I’ll keep this brief. We’re left with an idea: “Our Love Survives.” The purpose of a new Thermals album is to prove that it does, because one day, it won’t. Desperate Ground, their latest refinement and proof, is as good an album as they’ve made, one that’s pretty nearly overcome with its own vitality. If you’ve heard The Thermals before and know how beautiful and perfect that feeling is, then all I need to do is tell you to imagine that feeling happening again in your life, right now. Put another way: “We are alive / we will fight to the end.”
And that just leaves the words. Desperate Ground continues a style of songwriting that really took hold on 2009’s Now We Can See, with song titles as complete sentences, short and declarative, composed of personal pronouns and verbs whose meanings derive from whether they’re transitive or intransitive. That kind of non-specific but intentional approach lends major weight to every word while also opening up a lot of possibilities, a generosity of interpretation: The Thermals celebrate an idea of rock music as a dialogue between a singer and a placeholder. A lot of the power of 2010’s Personal Life came from the various meanings of such a relationship. The openness of the pronouns allowed it to be, if you wanted, a long-form communication between a punk singer and his audience: The world’s first concept album of gratitude directed toward some entity who never did anything but listen! The album begins with “I’m Gonna Change Your Life,” the usual promise, but by the end, the faceless, speechless listener who the singer has had to conjure as a proof of his powers, who is you, has taught him that the meaning of his work is bound up in this person’s existence: “You Changed My Life.”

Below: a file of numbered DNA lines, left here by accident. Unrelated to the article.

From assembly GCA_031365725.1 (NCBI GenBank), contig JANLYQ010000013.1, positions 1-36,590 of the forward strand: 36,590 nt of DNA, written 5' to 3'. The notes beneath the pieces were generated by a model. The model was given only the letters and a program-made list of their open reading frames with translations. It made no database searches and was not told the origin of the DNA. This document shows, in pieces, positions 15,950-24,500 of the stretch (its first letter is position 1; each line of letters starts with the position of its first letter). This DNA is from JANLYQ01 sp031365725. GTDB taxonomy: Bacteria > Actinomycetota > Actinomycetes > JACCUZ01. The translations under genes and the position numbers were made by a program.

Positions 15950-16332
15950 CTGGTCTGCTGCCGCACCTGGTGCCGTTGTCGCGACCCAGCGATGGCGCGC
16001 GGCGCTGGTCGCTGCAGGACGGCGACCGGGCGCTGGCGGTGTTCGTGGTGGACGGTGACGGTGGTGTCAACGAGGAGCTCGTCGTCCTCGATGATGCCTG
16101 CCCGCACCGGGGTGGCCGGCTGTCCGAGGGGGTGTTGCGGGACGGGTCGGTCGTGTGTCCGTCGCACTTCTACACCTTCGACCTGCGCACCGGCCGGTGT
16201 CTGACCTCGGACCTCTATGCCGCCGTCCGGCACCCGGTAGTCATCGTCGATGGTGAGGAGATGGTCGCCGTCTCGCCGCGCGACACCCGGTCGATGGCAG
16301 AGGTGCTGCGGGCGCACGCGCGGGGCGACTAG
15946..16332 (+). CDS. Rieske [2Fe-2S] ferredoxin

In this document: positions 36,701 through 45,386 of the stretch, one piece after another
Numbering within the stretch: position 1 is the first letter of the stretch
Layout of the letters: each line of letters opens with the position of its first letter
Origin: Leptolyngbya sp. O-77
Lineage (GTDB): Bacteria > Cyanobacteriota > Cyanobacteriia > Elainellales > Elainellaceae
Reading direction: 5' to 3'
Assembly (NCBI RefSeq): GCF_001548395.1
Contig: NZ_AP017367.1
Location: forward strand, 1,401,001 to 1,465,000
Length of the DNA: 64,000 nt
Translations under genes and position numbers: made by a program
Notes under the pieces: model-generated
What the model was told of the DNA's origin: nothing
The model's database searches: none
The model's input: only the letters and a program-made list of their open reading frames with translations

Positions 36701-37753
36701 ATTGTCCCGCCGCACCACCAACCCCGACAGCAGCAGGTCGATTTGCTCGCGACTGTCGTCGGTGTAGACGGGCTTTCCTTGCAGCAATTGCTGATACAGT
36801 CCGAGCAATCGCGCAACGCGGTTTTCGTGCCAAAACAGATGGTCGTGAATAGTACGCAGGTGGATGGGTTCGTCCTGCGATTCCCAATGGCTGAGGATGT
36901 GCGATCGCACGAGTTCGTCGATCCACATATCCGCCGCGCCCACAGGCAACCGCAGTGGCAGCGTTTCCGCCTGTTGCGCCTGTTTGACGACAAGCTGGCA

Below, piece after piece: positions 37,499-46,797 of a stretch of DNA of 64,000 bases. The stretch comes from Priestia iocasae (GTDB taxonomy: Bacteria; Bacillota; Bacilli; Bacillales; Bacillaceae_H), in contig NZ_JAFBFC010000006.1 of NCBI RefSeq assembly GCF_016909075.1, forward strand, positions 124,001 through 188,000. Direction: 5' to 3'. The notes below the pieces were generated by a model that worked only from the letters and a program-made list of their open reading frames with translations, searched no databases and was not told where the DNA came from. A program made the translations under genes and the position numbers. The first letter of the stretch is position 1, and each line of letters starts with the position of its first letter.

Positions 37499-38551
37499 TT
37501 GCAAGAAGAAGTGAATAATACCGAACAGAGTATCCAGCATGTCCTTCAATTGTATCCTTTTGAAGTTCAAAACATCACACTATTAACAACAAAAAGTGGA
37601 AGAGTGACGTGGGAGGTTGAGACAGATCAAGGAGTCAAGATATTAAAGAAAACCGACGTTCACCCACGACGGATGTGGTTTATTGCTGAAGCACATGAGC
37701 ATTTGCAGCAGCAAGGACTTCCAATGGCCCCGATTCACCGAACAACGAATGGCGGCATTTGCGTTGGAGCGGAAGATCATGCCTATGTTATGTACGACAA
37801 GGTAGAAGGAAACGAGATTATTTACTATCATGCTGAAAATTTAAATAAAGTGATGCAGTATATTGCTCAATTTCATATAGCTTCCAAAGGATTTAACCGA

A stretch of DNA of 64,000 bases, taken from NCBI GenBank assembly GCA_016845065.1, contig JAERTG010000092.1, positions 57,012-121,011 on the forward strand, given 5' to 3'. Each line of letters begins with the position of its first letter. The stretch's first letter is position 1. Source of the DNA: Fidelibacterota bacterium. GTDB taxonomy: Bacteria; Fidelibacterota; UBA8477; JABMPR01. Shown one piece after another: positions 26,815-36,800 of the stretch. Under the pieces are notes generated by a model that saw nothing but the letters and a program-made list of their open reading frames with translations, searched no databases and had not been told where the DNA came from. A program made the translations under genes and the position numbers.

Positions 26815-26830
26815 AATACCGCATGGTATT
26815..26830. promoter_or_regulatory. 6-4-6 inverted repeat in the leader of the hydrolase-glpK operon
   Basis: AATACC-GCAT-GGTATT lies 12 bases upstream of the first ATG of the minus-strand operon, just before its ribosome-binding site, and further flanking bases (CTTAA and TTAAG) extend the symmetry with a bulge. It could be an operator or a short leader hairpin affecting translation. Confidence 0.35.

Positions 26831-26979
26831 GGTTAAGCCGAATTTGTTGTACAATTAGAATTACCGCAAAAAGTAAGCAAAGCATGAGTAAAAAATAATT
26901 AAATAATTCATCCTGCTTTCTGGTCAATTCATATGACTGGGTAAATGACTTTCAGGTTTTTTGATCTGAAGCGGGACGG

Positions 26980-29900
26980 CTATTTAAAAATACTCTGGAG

It’s possible to read Desperate Ground as another set of rock songs about the primal link that rock songs establish, similarly meta in the pairing of its opening and closing tracks. On “Born To Kill,” singer Hutch Harris, now humbled, spills blood on the land when his audience commands; our love survives because he’s done his job well. In between, there’s a lot of violence, for which the music is more a capsule, this time, than a metaphor. There’s no need to be too reductive with these lyrics, which are among the most powerful Harris has ever penned, nor to be too simple with the meaning of “I” and “You” in the song titles. “I” am, among many other things, the poet, singing of “you,” the looming but never-present lover. And “I” remain always in thrall to the natural world, to the world as it is, with so much of the bullshit cut out or rendered as an abstract that the songs could be old, very old, except that they’re happening now. In some medieval world suffering the howl of the winds, Harris embraces them: “I opened my eyes and the sky did sing!”
Desperate Ground is so loud, attuned and unplugged, hopefully impossible to miss, but already I’m worried that people will look at its 27-minute length, feel they know what’s going on here, put it in a box and move on to something else. And sure, it’s not immediately a very surprising album. The Thermals discography now divides pretty neatly into two complementary halves, the one containing political songs that end up pretty personal and the one containing personal (pronoun) songs that end up pretty political (if those are different things). Desperate Ground continues and clarifies the strengths of this impressive second half. Allow it some time to be its own object, if only once, and it lives, in the most perfect way humans have discovered.
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